Kim entered the final round of the John Deere Classic with a five-shot lead, and the former Cal standout removed any lingering doubt about the tournament's outcome with birdies on each of his first three holes. He cruised from there, shooting a bogey-free 66 to finish the week at 27 under and win by eight shots over Francesco Molinari, Joel Dahmen, Sam Ryder and Bronson Burgoon.

It equals the tournament scoring record and ties for the largest margin of victory on Tour this season, matching Dustin Johnson's eight-shot romp at Kapalua in January and Molinari's margin two weeks ago at the Quicken Loans National.

"Just super thankful," Kim said. "It's been a tough first half of the year. But to be able to finish it out in style like this means a lot."

Kim, 25, received the Haskins Award as the nation's top collegiate player back in 2013, but his ascent to the professional ranks has been slow. He had only one top-10 finish in 83 starts on Tour entering the week, tying for third at the Safeway Open in October 2016, and had missed the cut each of the last three weeks.

But the pieces all came together at TPC Deere Run, where Kim opened with 63 and held a three-shot lead after 36 holes. His advantage was trimmed to a single shot during a rain-delayed third round, but Kim returned to the course late Saturday and closed with four straight birdies on Nos. 15-18 to build a five-shot cushion and inch closer to his maiden victory.

As the top finisher among the top five not otherwise exempt, Kim earned the final spot at Carnoustie as part of the Open Qualifying Series. It will be his first major championship appearance since earning low amateur honors with a T-17 finish at the 2013 U.S. Open at Merion, and he is also now exempt for the PGA Championship and next year's Masters.

The last player to earn the final Open spot at the Deere and make the cut the following week was Brian Harman, who captured his first career win at TPC Deere Run in 2014 and went on to tie for 26th at Royal Liverpool.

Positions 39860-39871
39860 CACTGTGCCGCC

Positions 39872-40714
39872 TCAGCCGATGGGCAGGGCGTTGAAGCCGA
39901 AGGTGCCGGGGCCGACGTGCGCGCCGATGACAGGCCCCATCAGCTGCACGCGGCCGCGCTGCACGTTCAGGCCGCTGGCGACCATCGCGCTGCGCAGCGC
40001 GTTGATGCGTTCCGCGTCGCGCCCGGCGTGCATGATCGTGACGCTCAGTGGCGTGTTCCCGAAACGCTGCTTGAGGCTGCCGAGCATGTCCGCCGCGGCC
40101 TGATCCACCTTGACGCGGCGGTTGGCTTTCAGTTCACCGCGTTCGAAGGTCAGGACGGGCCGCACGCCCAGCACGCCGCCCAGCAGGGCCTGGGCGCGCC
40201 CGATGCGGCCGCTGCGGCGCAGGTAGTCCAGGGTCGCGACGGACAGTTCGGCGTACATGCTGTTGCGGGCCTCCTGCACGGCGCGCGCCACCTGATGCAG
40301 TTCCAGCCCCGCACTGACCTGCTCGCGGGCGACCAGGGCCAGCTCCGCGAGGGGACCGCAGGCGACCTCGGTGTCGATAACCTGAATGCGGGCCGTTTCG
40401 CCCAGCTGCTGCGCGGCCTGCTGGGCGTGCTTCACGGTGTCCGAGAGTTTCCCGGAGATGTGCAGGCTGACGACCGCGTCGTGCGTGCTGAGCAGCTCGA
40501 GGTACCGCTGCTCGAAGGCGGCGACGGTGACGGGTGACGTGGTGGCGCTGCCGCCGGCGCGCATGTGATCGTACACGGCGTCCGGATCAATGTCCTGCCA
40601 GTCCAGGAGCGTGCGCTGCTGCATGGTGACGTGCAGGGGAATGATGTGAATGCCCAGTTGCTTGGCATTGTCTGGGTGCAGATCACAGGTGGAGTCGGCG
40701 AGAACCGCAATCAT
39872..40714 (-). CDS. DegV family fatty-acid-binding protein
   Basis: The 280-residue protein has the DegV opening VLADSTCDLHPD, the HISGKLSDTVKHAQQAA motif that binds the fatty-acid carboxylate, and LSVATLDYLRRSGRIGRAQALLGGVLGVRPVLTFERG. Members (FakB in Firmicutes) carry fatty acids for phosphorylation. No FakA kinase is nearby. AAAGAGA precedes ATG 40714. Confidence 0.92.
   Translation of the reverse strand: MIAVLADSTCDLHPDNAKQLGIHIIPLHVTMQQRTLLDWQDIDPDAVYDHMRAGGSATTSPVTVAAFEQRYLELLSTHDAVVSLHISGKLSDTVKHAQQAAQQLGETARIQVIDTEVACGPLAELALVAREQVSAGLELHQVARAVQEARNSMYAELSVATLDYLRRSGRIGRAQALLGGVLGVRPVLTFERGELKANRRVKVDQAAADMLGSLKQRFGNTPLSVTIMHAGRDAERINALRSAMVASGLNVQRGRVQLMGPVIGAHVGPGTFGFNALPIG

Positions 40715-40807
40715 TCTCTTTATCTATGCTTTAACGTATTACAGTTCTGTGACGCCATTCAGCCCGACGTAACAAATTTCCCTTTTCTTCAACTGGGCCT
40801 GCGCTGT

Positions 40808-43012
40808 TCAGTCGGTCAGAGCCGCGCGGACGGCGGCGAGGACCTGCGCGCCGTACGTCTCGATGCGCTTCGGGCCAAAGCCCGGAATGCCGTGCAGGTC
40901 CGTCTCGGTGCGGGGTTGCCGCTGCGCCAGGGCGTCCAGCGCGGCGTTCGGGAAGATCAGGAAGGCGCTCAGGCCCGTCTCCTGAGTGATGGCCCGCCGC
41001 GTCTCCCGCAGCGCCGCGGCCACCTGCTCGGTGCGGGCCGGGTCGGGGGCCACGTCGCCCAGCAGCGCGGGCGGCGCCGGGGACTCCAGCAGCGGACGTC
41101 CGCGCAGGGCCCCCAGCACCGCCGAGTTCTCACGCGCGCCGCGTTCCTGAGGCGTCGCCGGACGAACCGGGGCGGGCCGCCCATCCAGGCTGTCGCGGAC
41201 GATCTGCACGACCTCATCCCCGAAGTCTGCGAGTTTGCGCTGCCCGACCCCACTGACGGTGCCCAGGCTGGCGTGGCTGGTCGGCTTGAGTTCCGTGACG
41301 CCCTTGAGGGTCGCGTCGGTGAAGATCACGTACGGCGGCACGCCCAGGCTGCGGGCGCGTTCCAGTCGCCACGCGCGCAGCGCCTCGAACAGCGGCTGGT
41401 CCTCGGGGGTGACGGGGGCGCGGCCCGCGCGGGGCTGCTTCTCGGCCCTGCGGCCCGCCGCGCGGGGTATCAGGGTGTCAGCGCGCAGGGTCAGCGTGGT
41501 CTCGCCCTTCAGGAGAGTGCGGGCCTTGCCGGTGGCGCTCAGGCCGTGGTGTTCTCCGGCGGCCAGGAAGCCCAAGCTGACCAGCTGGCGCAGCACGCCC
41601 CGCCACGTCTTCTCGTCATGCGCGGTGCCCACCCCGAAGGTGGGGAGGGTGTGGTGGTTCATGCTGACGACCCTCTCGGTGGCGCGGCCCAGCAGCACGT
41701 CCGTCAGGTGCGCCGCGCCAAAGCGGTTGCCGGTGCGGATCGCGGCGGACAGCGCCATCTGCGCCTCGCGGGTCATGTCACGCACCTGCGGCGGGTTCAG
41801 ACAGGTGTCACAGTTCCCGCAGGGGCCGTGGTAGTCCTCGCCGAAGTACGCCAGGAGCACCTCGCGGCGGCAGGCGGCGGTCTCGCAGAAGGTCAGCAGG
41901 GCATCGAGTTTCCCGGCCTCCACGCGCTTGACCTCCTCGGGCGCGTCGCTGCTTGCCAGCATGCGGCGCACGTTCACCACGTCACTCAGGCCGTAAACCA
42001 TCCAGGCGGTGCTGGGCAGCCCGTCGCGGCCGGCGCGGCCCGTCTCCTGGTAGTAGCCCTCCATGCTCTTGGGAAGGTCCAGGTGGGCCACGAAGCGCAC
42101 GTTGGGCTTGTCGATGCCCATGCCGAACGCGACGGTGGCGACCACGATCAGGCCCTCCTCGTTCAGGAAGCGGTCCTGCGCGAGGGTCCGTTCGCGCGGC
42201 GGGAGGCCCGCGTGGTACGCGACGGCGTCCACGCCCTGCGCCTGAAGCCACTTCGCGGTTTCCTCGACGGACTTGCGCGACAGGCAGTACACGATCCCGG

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Poulter offers explanation in dispute with marshal

By Will GrayJuly 15, 2018, 6:47 pm

Ian Poulter took to Twitter to offer an explanation after the Englishman was accused of verbally abusing a volunteer during the third round of the Scottish Open.

Poulter hooked his drive on the opening hole at Gullane Golf Club into a bush, where Quintin Jardine was working as a marshal. Poulter went on to find the ball, wedge out and make bogey, but the details of the moments leading up to his second shot differ depending on who you ask.

Jardine wrote a letter to the tournament director that he also turned into a colorfully-titled blog post, accusing Poulter of berating him for not going into the bush "feet first" in search of the ball since Poulter would have received a free drop had his ball been stepped on by an official.


Full-field scores from the ASI Scottish Open


"I stood and waited for the player. It turned out to be Mr. Poulter, who arrived in a shower of expletives and asked me where his ball was," Jardine wrote. "I told him and said that I had not ventured into the bush for fear of standing on it. I wasn't expecting thanks, but I wasn't expecting aggression, either."

Jardine added that Poulter stayed to exchange heated words with the volunteer even after wedging his ball back into the fairway. After shooting a final-round 69 to finish in a tie for 30th, Poulter tweeted his side of the story to his more than 2.3 million followers:

Poulter, 42, won earlier this year on the PGA Tour at the Houston Open and is exempt into The Open at Carnoustie, where he will make his 17th Open appearance. His record includes a runner-up at Royal Birkdale in 2008 and a T-3 finish at Muirfield in 2013.

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Immelman misses Open bid via OWGR tiebreaker

By Will GrayJuly 15, 2018, 6:25 pm

A resurgent performance at the Scottish Open gave Trevor Immelman his first top-10 finish in more than four years, but it left him short of a return to The Open by the slimmest of margins.

The former Masters champ turned back the clock this week at Gullane Golf Club, carding four straight rounds of 68 or better. That run included a 5-under 65 in the final round, which gave him a tie for third and left him five shots behind winner Brandon Stone. It was his first worldwide top-10 since a T-10 finish at the 2014 Farmers Insurance Open.

There were three spots available into The Open for players not otherwise exempt, and for a brief moment it appeared Immelman, 38, might sneak the third and final invite.


Full-field scores from the ASI Scottish Open


But with Stone and runner-up Eddie Pepperell both not qualified, that left the final spot to be decided between Immelman and Sweden's Jens Dantorp who, like Immelman, tied for third at 15 under.

As has been the case with other stops along the Open Qualifying Series, the tiebreaker to determine invites is the players' standing in the Official World Golf Rankings entering the week. Dantorp is currently No. 322 in the world, but with Immelman ranked No. 1380 the Swede got the nod.

This will mark Dantorp's first-ever major championship appearance. Immelman, who hasn't made the cut in a major since the 2013 Masters, was looking to return to The Open for 10th time and first since a missed cut at Royal Lytham six years ago. He will instead work the week at Carnoustie as part of Golf Channel and NBC's coverage of The Open.